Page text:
A restrictive covenant imposes a restriction on the use of a parcel of land to the benefit of one or more adjoining parcels. Such covenants are registered against title to the land burdened by them and generally must be negative in substance. For example, a developer may impose restrictive covenants on building lots within a plan of subdivision to maintain a consistent building scheme within that subdivision. A developer could impose a covenant restricting the width of a garage from exceeding a certain percentage of the home’s frontage, or restricting a roof from having a pitch lesser than, or exceeding, a specified slope. Such covenants could even prevent a homeowner from painting the exterior of their home a vibrant colour, or from installing a satellite dish.
Subsection 119(9) of the Land Titles Act, R.S.O. 1990, c. L.5 (the “Act”) expressly states that a restrictive covenant that is registered without a defined expiration date expires 40 years after the date of registration. In a recent Ontario decision, the Superior Court of Justice was asked to consider a unique question– is “forever” a defined expiry date for the purposes of s 119(9) of the Act?
Neighbour Dispute Over Land Subject to Restrictive Covenant
In Andrews v. Rago, 2019 ONSC 800, the applicant was the owner of the property at Street No. 99, which contained a three-foot strip of land along the eastern border (the “Strip”). The Strip had originally formed part of the lot for Street No. 97, but had been conveyed to the owner of No. 99 in 1966 to satisfy a by-law requirement regarding minimum lot frontages. At that time, a restrictive covenant was registered on the Strip in favour of No. 97, which restricted the owners of No. 99 from altering the Strip or interfering with a right-of-way that the owners of No. 97 retained over the Strip. The deed for the conveyance of the Strip states that it was conveyed to the “Grantee [i.e. the owner of No. 99], its heirs and assigns to and for its sole and only use forever” (emphasis added).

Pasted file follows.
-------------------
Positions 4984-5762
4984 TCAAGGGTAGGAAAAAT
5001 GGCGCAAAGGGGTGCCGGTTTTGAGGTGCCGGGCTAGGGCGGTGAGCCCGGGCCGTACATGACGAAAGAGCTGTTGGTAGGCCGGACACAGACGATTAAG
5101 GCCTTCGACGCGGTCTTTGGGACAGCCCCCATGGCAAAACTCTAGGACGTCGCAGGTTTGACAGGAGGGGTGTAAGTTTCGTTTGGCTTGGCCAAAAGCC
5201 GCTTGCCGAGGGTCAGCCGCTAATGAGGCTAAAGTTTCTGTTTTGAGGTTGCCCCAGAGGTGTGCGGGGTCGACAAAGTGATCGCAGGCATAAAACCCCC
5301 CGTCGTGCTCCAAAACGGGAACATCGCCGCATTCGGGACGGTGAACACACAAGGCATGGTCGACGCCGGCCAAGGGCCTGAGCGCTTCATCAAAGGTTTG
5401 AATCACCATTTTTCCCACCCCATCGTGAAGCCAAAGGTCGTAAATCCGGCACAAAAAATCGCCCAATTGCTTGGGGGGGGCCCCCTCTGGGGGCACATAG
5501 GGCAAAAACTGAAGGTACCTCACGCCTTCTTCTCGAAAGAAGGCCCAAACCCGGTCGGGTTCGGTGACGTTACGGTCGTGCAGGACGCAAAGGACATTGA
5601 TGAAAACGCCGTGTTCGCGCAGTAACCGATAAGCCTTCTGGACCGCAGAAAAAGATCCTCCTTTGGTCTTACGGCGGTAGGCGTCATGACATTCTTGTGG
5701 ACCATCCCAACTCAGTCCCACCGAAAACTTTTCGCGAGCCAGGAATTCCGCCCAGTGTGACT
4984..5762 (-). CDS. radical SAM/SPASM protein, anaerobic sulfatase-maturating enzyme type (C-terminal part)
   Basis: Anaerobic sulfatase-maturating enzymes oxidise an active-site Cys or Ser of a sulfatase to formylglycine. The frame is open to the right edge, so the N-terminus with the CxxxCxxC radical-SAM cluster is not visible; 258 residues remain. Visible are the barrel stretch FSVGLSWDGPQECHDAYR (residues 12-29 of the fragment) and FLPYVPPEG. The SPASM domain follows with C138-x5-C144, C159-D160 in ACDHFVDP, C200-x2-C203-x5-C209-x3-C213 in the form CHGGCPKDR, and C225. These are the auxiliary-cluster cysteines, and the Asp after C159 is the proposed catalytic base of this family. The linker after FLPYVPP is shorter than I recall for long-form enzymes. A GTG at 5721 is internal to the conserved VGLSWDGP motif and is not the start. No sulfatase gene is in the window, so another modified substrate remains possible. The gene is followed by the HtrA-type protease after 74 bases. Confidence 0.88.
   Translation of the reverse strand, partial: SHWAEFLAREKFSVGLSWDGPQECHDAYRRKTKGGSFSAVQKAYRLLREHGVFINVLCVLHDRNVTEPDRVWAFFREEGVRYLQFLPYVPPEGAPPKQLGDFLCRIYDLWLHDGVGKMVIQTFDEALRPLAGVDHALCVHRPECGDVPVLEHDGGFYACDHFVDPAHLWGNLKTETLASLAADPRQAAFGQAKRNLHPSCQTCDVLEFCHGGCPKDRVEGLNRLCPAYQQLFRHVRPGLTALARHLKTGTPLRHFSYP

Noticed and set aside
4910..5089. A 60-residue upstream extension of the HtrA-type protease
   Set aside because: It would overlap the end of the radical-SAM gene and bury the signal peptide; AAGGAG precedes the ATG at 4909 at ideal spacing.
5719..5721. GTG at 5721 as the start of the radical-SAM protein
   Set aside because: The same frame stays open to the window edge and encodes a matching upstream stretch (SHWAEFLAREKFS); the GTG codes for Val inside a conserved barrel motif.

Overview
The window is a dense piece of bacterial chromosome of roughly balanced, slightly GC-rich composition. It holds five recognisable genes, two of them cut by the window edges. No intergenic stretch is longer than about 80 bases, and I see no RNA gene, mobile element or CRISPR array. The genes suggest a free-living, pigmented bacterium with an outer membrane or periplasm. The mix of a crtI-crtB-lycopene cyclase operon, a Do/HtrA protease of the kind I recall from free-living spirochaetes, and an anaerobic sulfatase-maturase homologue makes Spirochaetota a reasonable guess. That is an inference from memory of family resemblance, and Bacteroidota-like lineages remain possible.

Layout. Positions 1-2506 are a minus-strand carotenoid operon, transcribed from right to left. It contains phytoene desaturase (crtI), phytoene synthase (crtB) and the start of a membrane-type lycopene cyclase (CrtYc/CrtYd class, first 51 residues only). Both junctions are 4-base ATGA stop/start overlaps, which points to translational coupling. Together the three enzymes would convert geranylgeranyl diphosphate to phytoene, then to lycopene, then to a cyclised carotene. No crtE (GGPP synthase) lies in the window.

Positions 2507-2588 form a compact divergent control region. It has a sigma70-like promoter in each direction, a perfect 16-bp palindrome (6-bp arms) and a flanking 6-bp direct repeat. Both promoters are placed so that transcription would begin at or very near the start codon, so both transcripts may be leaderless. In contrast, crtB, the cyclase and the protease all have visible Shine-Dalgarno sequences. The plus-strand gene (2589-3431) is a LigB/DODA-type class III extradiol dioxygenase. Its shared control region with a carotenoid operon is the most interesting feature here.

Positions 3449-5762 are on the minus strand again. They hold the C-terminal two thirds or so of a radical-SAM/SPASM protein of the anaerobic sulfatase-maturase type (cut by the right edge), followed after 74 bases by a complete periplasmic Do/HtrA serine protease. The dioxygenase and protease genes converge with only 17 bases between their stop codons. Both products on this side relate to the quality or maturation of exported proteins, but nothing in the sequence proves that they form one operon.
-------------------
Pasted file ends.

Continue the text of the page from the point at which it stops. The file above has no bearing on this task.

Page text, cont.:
The applicant’s parents purchased No. 99 in 1966, shortly after the covenant was registered on title. In 2008, the property was conveyed to the applicant after her father’s death. The respondents purchased No. 97 in 1981.
For several years, the land between the homes, including the Strip, had been paved in a combination of concrete and asphalt. Sometime around 2009 or 2010, the applicant installed weeping tile along the foundation of her home and, in the process, removed some of the concrete and asphalt. In response to this, the respondents installed a 6-inch tall concrete curb along the western edge of the Strip, which sat entirely on the applicant’s property. They also installed a concrete walkway between the homes and an asphalt driveway extending from the front of the houses to the roadway. The applicant was vocal about her resistance to these changes at the time and said that the respondents had ignored her objections. The applicant had also become concerned about the respondents’ method of snow removal from the Strip, which she claimed caused water problems when the snow melted.
In 2018, the applicant applied to the Land Titles Registrar (without notice to the respondents) to have the covenant deleted from title on the grounds that it had expired in 2006. Given that more than forty years had passed since the covenant was created, the Registrar approved the request and the covenant was deleted from title to No. 99. The owners of No. 97 retained a right-of-way over the Strip but were no longer permitted to make changes to or otherwise interfere with the applicant’s use of it.